Spinal Immobilization: The Conclusion

In my post on spinal immobilization, I asked if any of you would collar and board an elderly patient (24 hours post-injury) with clear radiographic evidence of a comminuted C1 fracture and cervical spine tenderness, but no neurological deficits.

And to my overwhelming delight, few of you said yes. I think there is a clear difference here between doing what is in the protocol, and doing what is best for the patient, and most of you recognized that. Some of you work in systems that allow such judgment calls, and a healthy number of you mentioned contacting medical control for permission to deviate from protocol in this instance.

I tried that myself.

Problem was, I was unlucky enough to get the one arrogant horse's ass doctor on the phone who doesn't like giving orders to paramedics. His words to me were, as close as I can remember them, "You do what you feel you must do, but understand that I haven't examined this patient. I only know what you're telling me."

In other words, if something bad happens, he's going to do his best to duck any responsibility for it, placing all blame on my shoulders.

Rather than give him a primer on the "hold harmless" clause written into most state EMS legislation that makes online medical control possible, I politely thanked him for his time and hung up the phone. Why argue with someone who is unclear on this whole "physician extender" concept? I mean, we're taught from Day One that we are the eyes and ears of the Emergency Department physician in the field, and if he doesn't trust any assessment not done with his own eyes and hands, it's pretty much useless to ask such a man for orders beyond "monitor and transport."

So, I went hospital shopping.

After politely inquiring of the charge nurse why Hospital X was chosen as the receiving facility, she replied, "Because Podunk General said that's the closest hospital with neurosurgery capability."

Now, I know for a fact that this isn't true. There is a hospital in my response area, only 20 minutes away, with neurosurgery. They know me there. I asked the LPN at Decubitus Manor if they were wedded to the idea of transporting to Hospital X, and she imperiously waggled a finger at me and informed me, "Hold on a second, I've got our doctor on the phone now."

Meaning, of course, the gerontologist who sees most of the patients at that facility.

She went on to inform the doctor, "That ambulance driver doesn't want to take the patient to Hospital X… no, he's right here… would you like to talk to him?" She then handed me the phone and smugly folded her arms, no doubt waiting to hear the epic ass-chewing tthat awaited me.

So I favored her with the winning smile I bestow upon uppity nursing home LPNs and brain injury patients with severe cognitive impairment – but then, I repeat myself – and said hello to the Doc. I went on to explain my reasoning at not boarding the man, and informed her that there was a comparable receiving hospital only twenty minutes away.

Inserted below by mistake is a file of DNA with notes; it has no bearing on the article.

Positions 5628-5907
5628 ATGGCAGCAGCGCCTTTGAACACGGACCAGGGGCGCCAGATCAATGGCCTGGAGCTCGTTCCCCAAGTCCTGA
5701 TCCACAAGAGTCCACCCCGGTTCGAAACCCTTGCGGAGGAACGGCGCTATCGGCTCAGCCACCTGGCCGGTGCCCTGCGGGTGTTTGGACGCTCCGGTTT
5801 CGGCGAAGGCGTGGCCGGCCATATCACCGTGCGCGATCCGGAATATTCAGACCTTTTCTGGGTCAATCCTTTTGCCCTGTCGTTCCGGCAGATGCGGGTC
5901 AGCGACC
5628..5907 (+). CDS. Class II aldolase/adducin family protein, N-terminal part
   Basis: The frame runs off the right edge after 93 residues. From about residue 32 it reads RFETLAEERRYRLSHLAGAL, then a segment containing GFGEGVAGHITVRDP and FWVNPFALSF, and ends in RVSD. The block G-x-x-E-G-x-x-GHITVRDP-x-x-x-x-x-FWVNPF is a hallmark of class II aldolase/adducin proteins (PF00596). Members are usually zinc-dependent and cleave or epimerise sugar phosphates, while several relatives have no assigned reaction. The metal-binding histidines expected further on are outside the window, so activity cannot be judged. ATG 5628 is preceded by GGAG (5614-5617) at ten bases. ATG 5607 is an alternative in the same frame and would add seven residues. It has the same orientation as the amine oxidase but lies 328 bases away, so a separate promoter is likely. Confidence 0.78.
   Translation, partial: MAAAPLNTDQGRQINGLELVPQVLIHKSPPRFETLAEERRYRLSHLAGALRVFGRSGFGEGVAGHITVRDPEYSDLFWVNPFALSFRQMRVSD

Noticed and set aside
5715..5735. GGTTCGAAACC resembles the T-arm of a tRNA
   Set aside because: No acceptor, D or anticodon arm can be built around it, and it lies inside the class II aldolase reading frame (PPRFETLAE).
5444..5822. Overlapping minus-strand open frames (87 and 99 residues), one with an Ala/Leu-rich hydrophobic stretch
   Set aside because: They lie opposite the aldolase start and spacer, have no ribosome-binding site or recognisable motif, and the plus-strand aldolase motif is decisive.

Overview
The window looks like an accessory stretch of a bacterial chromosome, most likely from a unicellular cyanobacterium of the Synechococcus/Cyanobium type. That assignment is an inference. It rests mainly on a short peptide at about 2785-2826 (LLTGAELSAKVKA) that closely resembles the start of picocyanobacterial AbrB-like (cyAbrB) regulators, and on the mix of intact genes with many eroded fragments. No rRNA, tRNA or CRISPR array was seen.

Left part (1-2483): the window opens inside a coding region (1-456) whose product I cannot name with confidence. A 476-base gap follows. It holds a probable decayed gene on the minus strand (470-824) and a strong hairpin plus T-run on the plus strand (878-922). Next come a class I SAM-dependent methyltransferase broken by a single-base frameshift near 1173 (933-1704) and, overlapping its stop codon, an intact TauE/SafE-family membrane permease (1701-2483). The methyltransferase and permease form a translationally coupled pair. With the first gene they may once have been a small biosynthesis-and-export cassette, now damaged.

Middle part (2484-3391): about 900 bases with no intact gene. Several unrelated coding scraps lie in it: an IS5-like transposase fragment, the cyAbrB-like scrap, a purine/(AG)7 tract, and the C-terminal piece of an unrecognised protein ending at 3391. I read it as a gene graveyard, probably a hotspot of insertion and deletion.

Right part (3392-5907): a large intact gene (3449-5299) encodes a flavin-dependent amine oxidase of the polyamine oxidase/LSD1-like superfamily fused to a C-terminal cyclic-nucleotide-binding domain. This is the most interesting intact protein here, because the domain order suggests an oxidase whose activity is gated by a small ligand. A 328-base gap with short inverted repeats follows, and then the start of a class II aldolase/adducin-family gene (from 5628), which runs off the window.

Much to the LPN's chagrin, the gerontologist agreed with my plan, and gave me her official blessing to transport to Hospital Y.

So I transported the man with cervical collar – an undersized one –  in place, seated in semi-Fowler's position on the stretcher, with the admonition not to move his head. He cooperated like a champ, and arrived at the ED just like I found him – comfortable, and with zero neurological deficits. I was prepared to administer pain relief and sedation, but in the end it wasn't necessary. The ED doc, agreed that – protocols be damned – collaring and boarding would have been counterproductive in this case.

Here's the thing: we have zero evidence that the practice of collaring and boarding is beneficial, even for the patients with spinal fractures. On the other hand, we have a growing mound of reliable evidence that it does harm. Vacuum mattresses and such may have indeed been a reasonable compromise, but they are not available in my system. In the case of high C-spine fractures and internal decapitation, there is at least one study out there that indicates that even a properly-sized cervical collar can result in cervical distraction of 2 centimeters or more. An undersized cervical collar results in far less distraction, but allows 30% greater lateral movement. The authors of that study go on to say that, in the unimpaired patient – neurologically or cognitively – there is already a mechanism in place that limits movement: pain.

Simply put, if you're awake and alert, and it hurts like hell to move a certain way… you're not gonna move that way. That degree of self-splinting is likely as good or better than anything we'd accomplish with a rigid cervical collar. Now, had he had neurological deficits or cognitive impairment of any sort, I may have chosen a more elaborate splinting method – perhaps even a spine board.

Blanket rolls and horse collar arrangements, like many of you suggested, are probably also good ideas, but they all relate to the point that most of us got – boards are imperfect solutions to imagined problems, and we always need to balance patient comfort with the proposed benefits of any treatment. As the admonition goes, "First, do no harm," and in this case a board would likely have done more harm than good.

So if you would have transported our patient in a position of comfort, and tried the most reasonable and non-tortuous means of limiting his spinal movement, you made the right call.

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